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Abstract

Many hydrocarbon reservoirs - in Qatar and worldwide - are constituted of dolomite. For this reason, the origin of this Ca-Mg carbonate mineral has been extensively studied by generations of geologists, with the goal of exploiting gas and oil from rock reservoirs in the most efficient way. However, despite more than two centuries of research, several fundamental questions regarding the origin of sedimentary dolomite remain without a convincing answer. Recent research conducted in the field of geobiology suggests that dolomite formation may be the result of a microbial process, that is, organic molecules that in natural environments are produced by microorganisms seem to play a key role for dolomite nucleation at low temperatures in many geological settings. However, this innovative hypothesis is far from being unanimously accepted by the scientific community, and many details on the exact mechanism through which microorganisms mediate dolomite formation are still to be fully understood. The aim of this contribution is to summarize the most recent scientific studies that support the microbial model for dolomite formation, providing examples from culture experiments conducted in the laboratory using artificial growth solutions and from modern dolomite forming environments, such as the hypersaline lagoons located in the State of Rio de Janeiro (Brazil), the sabkhas of Abu Dhabi (UAE), and the sabkhas of Dohat Faishakh and Khor Al-Adaid (Qatar). Furthermore, we will elaborate on why we consider the coastal sabkhas of Qatar to be among the most ideal places on Earth where it is possible to study microbe-mineral interactions in evaporitic environments. In fact, thanks to the distinctive geology that characterizes this region, it is possible to obtain samples documenting the progressive transformation of the living microbial mats that mediate dolomite formation and other authigenic minerals into a fully lithified sediment, which is analogous to dolomite formations constituting economically important gas/oil reservoir rocks. This approach will provide key insights to test whether dolomite present in ancient evaporitic sequences can be interpreted as a fully biological product associated with early diagenesis or whether most of the dolomite forms during later stage metamorphic/replacement events that are controlled by purely abiotic processes. Finally, considering not only the scientific importance but also the aesthetic beauty of the Qatari evaporitic environments, we will discuss the idea and the challenges of transforming selected areas of the modern sabkhas into geoparks - protected natural reserves that would be of interest for the local Qatari population, as well as for tourists visiting Qatar.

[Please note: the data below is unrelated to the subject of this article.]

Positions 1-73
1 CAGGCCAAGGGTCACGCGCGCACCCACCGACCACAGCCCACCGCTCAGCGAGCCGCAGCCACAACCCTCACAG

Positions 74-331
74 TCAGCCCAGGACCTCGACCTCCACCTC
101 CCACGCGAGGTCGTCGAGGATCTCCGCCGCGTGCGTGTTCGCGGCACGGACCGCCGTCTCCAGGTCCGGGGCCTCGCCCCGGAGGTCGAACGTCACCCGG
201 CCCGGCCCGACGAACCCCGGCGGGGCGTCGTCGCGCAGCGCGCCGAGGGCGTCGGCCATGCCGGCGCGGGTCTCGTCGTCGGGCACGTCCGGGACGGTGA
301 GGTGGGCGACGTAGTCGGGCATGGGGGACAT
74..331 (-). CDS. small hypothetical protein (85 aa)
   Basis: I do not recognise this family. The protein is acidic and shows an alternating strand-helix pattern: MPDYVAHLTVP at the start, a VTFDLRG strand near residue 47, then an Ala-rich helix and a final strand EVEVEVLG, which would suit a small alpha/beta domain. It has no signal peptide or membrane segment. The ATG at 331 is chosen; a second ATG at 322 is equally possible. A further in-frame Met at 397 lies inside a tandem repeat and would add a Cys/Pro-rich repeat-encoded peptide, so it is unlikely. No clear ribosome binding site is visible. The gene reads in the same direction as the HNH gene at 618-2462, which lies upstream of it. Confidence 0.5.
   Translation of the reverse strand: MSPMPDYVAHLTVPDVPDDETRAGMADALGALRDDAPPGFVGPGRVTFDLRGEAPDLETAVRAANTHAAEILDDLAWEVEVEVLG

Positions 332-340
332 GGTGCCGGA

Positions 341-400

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/content/papers/10.5339/qfarc.2014.EEPP1083
2014-11-18
2020-07-15
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http://instance.metastore.ingenta.com/content/papers/10.5339/qfarc.2014.EEPP1083
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